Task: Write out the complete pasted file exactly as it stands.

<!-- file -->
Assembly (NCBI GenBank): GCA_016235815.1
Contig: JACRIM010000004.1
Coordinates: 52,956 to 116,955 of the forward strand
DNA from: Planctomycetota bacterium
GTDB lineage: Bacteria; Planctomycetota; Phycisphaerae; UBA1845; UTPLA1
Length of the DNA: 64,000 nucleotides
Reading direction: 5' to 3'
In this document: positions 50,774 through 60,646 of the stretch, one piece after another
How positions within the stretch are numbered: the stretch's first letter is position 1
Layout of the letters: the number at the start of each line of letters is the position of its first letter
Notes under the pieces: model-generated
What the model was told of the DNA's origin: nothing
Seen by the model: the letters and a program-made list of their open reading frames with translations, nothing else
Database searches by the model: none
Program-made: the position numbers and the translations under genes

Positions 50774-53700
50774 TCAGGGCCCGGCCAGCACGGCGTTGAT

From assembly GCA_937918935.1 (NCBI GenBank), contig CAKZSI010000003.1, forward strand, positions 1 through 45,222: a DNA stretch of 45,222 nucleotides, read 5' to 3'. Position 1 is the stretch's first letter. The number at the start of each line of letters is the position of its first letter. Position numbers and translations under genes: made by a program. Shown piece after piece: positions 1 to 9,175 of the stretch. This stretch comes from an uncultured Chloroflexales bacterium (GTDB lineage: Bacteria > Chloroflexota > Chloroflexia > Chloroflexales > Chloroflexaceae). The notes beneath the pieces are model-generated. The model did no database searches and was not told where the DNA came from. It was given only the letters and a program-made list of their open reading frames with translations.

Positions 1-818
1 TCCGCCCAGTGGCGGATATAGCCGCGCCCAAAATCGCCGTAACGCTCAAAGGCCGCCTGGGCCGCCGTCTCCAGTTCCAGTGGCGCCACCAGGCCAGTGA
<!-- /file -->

Assembly (NCBI GenBank): GCA_016235815.1
Contig: JACRIM010000004.1
Coordinates: 52,956 to 116,955 of the forward strand
DNA from: Planctomycetota bacterium
GTDB lineage: Bacteria; Planctomycetota; Phycisphaerae; UBA1845; UTPLA1
Length of the DNA: 64,000 nucleotides
Reading direction: 5' to 3'
In this document: positions 50,774 through 60,646 of the stretch, one piece after another
How positions within the stretch are numbered: the stretch's first letter is position 1
Layout of the letters: the number at the start of each line of letters is the position of its first letter
Notes under the pieces: model-generated
What the model was told of the DNA's origin: nothing
Seen by the model: the letters and a program-made list of their open reading frames with translations, nothing else
Database searches by the model: none
Program-made: the position numbers and the translations under genes

Positions 50774-53700
50774 TCAGGGCCCGGCCAGCACGGCGTTGAT

From assembly GCA_937918935.1 (NCBI GenBank), contig CAKZSI010000003.1, forward strand, positions 1 through 45,222: a DNA stretch of 45,222 nucleotides, read 5' to 3'. Position 1 is the stretch's first letter. The number at the start of each line of letters is the position of its first letter. Position numbers and translations under genes: made by a program. Shown piece after piece: positions 1 to 9,175 of the stretch. This stretch comes from an uncultured Chloroflexales bacterium (GTDB lineage: Bacteria > Chloroflexota > Chloroflexia > Chloroflexales > Chloroflexaceae). The notes beneath the pieces are model-generated. The model did no database searches and was not told where the DNA came from. It was given only the letters and a program-made list of their open reading frames with translations.

Positions 1-818
1 TCCGCCCAGTGGCGGATATAGCCGCGCCCAAAATCGCCGTAACGCTCAAAGGCCGCCTGGGCCGCCGTCTCCAGTTCCAGTGGCGCCACCAGGCCAGTGA